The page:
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Trauma & Unrelenting Crises,
with Becca Edwards-Powell, LCSW | flyer | printable handouts and with notes

Monday November 13, 2017, 12-2 pm (arrive at 11:30 a.m. to sign in and for “meet and greet” reception catered by Vimala’s CurryBlossom Cafe)


Our most vulnerable clients often endured childhood trauma and continue to face substantial risks, such as poverty, discrimination, struggles with mental health and addiction, health declines, homelessness, and loss. How do we, as members of the helping professions, support vulnerable individuals to build capacity, while also addressing their current crises, and without succumbing to feelings of hopelessness ourselves? In this workshop, Becca Edwards-Powell draws primarily from dialectical behavioral therapy to offer guidance on effective practices with individuals who are suffering from layers of hardship and distressing life circumstances.


Becca E. Edwards-Powell, LCSW is Director of Staff Development at Carolina Outreach, LLC, where she trains and supervises clinical staff, provides case consultation, and clinical quality management. She is nationally certified in Trauma-Focused Cognitive Behavioral Therapy and Dialectical Behavioral Therapy (DBT). She began a DBT program at Carolina Outreach and oversees DBT services, consultation teams, and development for 40 therapists and 100 clients participating in DBT. Becca also serves as a training consultant UNC’s partnership with Area Health and Education Centers (AHEC). Before joining Carolina Outreach in 2008, she had served as client services director at the Orange County Rape Crisis Center and support group coordinator at the Family Violence Prevention Center.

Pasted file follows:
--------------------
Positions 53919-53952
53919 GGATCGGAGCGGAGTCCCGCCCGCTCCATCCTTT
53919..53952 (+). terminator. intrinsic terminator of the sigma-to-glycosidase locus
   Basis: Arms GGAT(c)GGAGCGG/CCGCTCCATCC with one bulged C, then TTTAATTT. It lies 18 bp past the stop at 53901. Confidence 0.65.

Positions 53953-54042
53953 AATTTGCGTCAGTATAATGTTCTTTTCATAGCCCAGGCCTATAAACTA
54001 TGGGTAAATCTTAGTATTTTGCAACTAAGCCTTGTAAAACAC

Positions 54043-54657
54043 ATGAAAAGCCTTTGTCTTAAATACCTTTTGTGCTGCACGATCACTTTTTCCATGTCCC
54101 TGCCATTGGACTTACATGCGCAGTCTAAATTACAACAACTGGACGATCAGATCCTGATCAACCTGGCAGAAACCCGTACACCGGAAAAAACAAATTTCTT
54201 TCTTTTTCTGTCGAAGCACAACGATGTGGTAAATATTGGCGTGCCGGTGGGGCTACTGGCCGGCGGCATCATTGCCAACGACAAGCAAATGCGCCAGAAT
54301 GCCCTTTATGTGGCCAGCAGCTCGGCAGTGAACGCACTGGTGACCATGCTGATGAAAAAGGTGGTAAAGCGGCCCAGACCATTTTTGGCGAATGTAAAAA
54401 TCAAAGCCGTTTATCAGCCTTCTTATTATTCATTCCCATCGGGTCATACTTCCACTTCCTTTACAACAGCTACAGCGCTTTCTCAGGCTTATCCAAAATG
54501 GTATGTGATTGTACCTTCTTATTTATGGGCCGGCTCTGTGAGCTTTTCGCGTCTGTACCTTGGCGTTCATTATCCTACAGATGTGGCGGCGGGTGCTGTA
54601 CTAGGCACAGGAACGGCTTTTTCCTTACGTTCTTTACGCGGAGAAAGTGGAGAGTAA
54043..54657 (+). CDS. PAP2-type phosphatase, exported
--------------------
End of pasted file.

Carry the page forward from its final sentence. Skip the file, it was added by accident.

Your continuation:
Learning objectives: By the completion of this program, participants will be able to:

  1. Identify and evaluate at least 4 factors that lead to feelings of helplessness in therapists when working with clients who have multiple life crises.
  2. Name at least 2 practices that facilitate healing and fulfillment among survivors of multiple layers of hardship and trauma.
  3. Apply at least 2 evidence-based interventions to assist clients with increasing capacity and resiliency during distressing life circumstances.


  • Linehan, M. M. (1993). Cognitive-behavioral treatment of borderline personality disorder (1st ed.). New York, NY: The Guilford Press.
  • van der Kolk, B. (2015). The Body Keeps the Score (1st ed.). New York, NY: Penguin Publishing Group.
  • Hayes, (2006). Acceptance and Commitment Therapy in the treatment of posttraumatic stress disorder. In V. M. Follette & J. I. Ruzek (Eds.), Cognitive Behavioral Therapies Trauma, pp. TBA, Guildford Press: New York.
  • Nurius, P., Uehara, E., & Zatzick, D. (2013). Intersection of Stress, Social Disadvantage, and Life Course Processes: Reframing Trauma and Mental Health. American Journal of Psychiatric Rehabilitation, 16(2), 91–114.

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